John Phillips first conceived the idea of setting a lighthouse on the Smalls, one of two tiny clusters of rocks lying close together in the Irish Sea, 21 miles off St. David's Head in Wales, the highest peak of which projects only 3½ metres above the highest tides.
He advertised for designs and chose one submitted by Henry Whiteside, a musical instrument maker from Liverpool; Whiteside proposed an octagonal house or hut of timber, 4½ metres in diameter, perched on nine legs or pillars, five of wood and three of cast iron, spaced around a central timber post. During the winter of 1775-76, Whiteside erected the whole structure temporarily at Solva, a small Welsh haven over 25 miles from the Smalls. In the spring of 1776, and thanks to the preliminary assembly during which the parts were carefully fitted together, work proceeded so well that by September the oil lamps were lit.
Drastic repairs and alterations became necessary after the storms of December 1777, but Phillips had no funds to carry them out. He discharged the keepers and extinguished the light and made over his interest to a Committee of Liverpool Traders. They induced Trinity House to obtain an Act of Parliament in 1778 which authorised the Brethren to repair, rebuild and maintain the lighthouse and to collect and levy reasonable dues. In view of Phillips’ services and his financial losses, they granted him a lease on 3 June 1778 for 99 years at a rent of £5.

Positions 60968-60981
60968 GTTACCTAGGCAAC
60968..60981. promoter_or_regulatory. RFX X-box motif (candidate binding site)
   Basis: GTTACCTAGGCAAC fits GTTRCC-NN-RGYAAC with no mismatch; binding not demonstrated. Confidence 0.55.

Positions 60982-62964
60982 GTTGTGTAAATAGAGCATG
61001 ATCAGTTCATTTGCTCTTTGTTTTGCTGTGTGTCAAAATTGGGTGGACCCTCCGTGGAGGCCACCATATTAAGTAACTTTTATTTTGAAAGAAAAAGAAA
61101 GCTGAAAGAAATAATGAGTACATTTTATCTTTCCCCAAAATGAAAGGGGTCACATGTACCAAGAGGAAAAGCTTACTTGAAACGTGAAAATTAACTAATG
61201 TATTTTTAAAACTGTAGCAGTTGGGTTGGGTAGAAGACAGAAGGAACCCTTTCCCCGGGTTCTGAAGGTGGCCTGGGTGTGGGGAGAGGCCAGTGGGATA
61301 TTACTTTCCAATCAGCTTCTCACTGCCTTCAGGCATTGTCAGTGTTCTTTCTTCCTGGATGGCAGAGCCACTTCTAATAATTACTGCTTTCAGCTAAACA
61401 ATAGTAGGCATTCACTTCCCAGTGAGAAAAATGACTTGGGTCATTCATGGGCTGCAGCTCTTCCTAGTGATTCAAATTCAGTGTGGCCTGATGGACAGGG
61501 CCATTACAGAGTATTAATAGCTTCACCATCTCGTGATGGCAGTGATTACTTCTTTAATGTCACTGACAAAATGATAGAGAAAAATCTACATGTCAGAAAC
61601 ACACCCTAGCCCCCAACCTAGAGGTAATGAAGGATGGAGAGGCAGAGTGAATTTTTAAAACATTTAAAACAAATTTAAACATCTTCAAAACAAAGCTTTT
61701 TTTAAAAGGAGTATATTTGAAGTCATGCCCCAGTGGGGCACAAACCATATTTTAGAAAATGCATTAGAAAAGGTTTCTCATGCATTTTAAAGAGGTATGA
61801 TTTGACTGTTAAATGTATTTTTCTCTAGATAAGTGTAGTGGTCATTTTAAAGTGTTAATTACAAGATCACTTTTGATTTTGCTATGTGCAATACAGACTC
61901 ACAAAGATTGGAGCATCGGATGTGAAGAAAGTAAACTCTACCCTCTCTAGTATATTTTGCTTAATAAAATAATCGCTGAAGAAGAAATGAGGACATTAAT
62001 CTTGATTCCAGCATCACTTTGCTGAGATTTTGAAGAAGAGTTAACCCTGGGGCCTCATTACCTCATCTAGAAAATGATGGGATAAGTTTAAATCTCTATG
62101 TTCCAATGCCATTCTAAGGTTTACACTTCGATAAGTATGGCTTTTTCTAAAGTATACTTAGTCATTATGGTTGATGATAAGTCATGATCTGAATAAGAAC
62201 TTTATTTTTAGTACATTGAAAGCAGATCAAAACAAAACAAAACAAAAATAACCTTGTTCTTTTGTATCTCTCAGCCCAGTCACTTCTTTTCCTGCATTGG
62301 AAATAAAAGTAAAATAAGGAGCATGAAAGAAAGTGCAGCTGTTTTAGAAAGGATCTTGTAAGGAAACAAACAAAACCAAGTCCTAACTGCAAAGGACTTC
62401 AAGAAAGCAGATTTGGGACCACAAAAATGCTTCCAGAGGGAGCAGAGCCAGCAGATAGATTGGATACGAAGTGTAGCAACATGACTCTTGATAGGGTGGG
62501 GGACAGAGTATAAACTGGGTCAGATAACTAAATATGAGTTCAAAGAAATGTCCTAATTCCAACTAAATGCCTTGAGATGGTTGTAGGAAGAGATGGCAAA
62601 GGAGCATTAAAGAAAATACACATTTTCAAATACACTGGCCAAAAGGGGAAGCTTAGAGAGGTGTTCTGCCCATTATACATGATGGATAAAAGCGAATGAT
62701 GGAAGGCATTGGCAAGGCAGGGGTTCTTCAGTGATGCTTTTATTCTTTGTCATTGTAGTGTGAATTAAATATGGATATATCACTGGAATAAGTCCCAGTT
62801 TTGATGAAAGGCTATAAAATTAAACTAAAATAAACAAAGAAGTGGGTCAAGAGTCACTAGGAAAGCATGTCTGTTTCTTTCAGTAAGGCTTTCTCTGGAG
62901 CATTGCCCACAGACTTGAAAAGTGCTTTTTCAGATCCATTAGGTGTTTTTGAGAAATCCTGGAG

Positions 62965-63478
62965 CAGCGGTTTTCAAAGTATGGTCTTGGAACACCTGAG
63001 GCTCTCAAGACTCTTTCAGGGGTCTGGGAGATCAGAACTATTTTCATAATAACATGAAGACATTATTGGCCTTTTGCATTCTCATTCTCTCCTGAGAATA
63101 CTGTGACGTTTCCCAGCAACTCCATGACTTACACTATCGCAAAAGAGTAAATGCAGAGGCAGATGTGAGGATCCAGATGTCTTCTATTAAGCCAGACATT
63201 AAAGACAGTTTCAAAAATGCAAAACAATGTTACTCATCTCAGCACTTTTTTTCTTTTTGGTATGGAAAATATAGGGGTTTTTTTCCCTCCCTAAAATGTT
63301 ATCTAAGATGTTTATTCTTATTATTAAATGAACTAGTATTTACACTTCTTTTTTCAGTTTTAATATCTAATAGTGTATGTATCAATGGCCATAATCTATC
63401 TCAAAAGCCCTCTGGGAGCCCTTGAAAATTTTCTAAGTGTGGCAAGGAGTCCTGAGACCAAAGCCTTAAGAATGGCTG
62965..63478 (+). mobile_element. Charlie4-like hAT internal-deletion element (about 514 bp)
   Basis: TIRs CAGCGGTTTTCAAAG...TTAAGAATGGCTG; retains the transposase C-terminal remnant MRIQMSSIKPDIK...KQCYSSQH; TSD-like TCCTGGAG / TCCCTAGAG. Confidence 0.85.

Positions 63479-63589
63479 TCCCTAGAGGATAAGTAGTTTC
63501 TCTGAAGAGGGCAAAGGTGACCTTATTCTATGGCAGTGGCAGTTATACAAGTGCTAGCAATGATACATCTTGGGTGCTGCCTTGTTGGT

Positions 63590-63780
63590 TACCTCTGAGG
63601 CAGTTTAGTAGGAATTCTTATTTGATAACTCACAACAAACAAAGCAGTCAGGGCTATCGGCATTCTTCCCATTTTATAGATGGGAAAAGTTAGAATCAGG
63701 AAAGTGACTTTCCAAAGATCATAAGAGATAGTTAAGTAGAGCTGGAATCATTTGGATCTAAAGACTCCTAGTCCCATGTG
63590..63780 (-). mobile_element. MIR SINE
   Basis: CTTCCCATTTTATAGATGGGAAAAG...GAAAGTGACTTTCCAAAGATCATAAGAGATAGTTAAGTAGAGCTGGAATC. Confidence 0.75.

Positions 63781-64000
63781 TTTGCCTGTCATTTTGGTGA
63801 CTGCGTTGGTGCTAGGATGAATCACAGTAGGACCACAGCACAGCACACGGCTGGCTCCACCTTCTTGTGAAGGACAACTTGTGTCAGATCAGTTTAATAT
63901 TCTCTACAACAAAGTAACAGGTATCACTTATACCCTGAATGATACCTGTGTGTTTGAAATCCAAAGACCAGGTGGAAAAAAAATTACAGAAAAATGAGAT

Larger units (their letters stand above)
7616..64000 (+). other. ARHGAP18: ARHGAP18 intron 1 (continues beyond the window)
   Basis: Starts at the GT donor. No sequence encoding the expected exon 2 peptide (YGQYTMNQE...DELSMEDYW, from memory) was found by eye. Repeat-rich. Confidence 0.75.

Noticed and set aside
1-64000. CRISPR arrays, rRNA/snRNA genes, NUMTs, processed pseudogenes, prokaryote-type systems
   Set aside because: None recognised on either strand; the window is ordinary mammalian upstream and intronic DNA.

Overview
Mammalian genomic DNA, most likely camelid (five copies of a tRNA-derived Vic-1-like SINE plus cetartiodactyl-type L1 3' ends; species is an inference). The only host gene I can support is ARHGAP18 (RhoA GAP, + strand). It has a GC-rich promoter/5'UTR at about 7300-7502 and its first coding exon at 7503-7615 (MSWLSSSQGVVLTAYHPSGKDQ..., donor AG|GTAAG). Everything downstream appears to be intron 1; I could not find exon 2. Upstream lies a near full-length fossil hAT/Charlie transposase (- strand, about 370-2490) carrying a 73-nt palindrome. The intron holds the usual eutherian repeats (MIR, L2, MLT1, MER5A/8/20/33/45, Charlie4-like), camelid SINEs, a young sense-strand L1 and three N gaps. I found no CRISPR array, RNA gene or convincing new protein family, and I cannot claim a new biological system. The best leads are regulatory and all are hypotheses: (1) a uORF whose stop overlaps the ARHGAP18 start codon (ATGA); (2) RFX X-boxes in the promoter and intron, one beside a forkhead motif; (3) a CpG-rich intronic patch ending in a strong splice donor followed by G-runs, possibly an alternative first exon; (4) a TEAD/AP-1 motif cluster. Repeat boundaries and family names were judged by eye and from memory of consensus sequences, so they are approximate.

Accounts of this lighthouse describe variations of a tragic episode which appears to have occurred before 1801. Apparently one of the two keepers on station died and the survivor—fearing that he might be suspected of murder if he committed the body to the deep—put it into a box which he made from the interior woodwork of the dwellings and lashed it to the external rail. Passing ships noted this strange object but raised no alarm before the usual relief boat arrived to succour the unhappy survivor.
Although the lighthouse was described in 1801 as a “raft of timber rudely put together” it survived for 80 years. Whiteside's novel design of raising a superstructure on piles so that the sea could pass through them with “but little obstruction” has been adopted since for hundreds of sea structures.
The present lighthouse was built under the supervision of Trinity House’s consultant engineer James Walker to a design based on Smeaton’s Eddystone tower, taking five years to build.
In 1978 a helideck was erected above the lantern and the lighthouse was automated in 1987. In June 1997 the red and white stripes that had distinguished the tower were no longer considered necessary for navigation and the tower was grit blasted back to natural granite.
The lighthouse is now monitored and controlled from Trinity House’s Planning Centre in Harwich, Essex.